The main and basically only premise of the book is titular clean code. What it is, what it is not and how to achieve it. The book answers all of these questions. And it manages to do so without sounding preachy or judging the reader. It does so meticulously enough, with a decent introduction and discussion on the nature of good coding practices and the resultant clean or “good” code produced by them. Then it guides the reader through thematically scoped chapters, each covering a different aspect of coding like naming, formatting, class management and handling concurrency. Each chapter is wrapper densely with code examples showing both bad and improved cleaner code. This helps greatly in understanding the concepts and recommendations laid out in the book, it also makes the reader more active in the reading process as he has to compile and run code in his head (both the terrible one and the clean).
I feel that Java programmers have been given an unfair advantage in this book since all the code it contains was written in their language, but it does not mean that non-Java programmers will be left in the dark. The code is quite simple and can be easily understood by someone with minimal programming knowledge, though some Java fluency is certainly an asset. All the rules the book presents are universal enough to be applied to any modern programming language that at least pretends to have something in common with being object-oriented (even non-object oriented peeps will find something for themselves in this book I am sure).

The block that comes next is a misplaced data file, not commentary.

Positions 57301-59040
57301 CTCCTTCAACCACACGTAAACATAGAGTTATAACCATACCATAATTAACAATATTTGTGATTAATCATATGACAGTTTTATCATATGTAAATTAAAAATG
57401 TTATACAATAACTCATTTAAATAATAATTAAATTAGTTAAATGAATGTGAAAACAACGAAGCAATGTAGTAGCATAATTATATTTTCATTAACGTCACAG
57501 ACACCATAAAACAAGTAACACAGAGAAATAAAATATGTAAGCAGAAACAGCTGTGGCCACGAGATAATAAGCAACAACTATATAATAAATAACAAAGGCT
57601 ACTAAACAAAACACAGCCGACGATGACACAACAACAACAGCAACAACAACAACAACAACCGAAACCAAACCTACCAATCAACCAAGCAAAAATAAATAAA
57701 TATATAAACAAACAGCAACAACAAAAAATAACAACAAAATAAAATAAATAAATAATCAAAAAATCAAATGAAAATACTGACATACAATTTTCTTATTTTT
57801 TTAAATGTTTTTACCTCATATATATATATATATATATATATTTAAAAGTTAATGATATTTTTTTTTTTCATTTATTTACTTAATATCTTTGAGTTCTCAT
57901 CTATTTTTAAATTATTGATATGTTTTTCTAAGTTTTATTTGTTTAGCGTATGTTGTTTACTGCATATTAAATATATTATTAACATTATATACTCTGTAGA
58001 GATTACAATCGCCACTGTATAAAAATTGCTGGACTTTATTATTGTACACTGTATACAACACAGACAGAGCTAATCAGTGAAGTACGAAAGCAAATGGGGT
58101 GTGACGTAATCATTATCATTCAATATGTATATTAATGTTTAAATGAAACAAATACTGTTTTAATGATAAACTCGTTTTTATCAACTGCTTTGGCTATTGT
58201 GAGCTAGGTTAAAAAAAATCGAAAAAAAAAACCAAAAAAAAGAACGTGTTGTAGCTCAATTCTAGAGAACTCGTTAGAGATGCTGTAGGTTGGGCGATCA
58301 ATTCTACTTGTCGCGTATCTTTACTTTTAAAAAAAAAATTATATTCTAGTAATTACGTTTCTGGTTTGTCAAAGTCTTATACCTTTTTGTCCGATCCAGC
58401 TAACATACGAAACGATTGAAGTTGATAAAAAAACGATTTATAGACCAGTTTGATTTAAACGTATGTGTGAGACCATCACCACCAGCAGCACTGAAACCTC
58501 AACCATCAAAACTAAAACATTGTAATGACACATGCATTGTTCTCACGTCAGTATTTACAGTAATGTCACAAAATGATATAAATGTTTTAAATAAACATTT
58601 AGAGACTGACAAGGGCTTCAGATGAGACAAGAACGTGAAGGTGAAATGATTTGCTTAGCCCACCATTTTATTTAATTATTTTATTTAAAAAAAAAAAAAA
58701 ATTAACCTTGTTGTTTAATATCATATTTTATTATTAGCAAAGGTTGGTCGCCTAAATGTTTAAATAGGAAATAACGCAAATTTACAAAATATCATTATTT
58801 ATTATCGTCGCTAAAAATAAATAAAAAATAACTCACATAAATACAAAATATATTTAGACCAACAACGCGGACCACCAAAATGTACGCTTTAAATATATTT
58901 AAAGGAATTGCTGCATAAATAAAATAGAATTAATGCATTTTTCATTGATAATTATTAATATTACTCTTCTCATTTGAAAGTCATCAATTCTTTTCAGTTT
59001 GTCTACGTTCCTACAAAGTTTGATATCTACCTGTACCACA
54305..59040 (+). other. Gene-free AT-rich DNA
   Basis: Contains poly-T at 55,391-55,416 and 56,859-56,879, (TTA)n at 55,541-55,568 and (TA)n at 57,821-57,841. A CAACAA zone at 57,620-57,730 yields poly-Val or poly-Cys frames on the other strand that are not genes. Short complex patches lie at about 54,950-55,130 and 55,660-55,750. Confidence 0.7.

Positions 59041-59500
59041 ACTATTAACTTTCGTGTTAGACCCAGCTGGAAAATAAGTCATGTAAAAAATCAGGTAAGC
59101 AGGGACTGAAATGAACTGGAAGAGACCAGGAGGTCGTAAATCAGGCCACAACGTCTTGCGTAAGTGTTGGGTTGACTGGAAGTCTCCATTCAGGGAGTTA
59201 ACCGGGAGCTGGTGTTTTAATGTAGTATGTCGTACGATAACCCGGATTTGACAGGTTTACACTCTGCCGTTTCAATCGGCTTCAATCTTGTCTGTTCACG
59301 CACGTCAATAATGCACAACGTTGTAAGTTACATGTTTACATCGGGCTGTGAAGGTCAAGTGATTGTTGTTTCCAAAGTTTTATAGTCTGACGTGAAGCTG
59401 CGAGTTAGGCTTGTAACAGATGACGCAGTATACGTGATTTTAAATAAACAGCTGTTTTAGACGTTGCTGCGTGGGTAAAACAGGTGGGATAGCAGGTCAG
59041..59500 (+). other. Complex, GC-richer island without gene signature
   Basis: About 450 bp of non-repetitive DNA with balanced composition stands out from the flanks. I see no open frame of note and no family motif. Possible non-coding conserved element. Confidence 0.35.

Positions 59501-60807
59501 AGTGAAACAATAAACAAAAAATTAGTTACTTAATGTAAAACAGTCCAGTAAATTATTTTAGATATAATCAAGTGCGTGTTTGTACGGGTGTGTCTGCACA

The title is richly, but not extensively illustrated, the language used is simple and clear, which makes the title a light read, with the honorable exception of aforementioned code samples. The chapters are long enough to cover the topic, but not long enough to exhaust the reader. The book contains appendixes with a ton of code to analyze for the more curious readers.
I feel like the reception of this book will be biased depending on who you are. If you are a project manager that does not deal with the code itself I do not think you will benefit much from reading this book. If you are a moderately experienced or a senior programmer lot of the points in the books will probably seem obvious to you and the reading will only remind you a few rules or practices you probably already knew or disagree with.
Thank you for reading the reviews, if you liked them (or the total opposite of that), please let me know in the comments below.
In the next post of Software Engineer’s Library I will focus on the more popular Python books.
Link to the Mythical Man Month: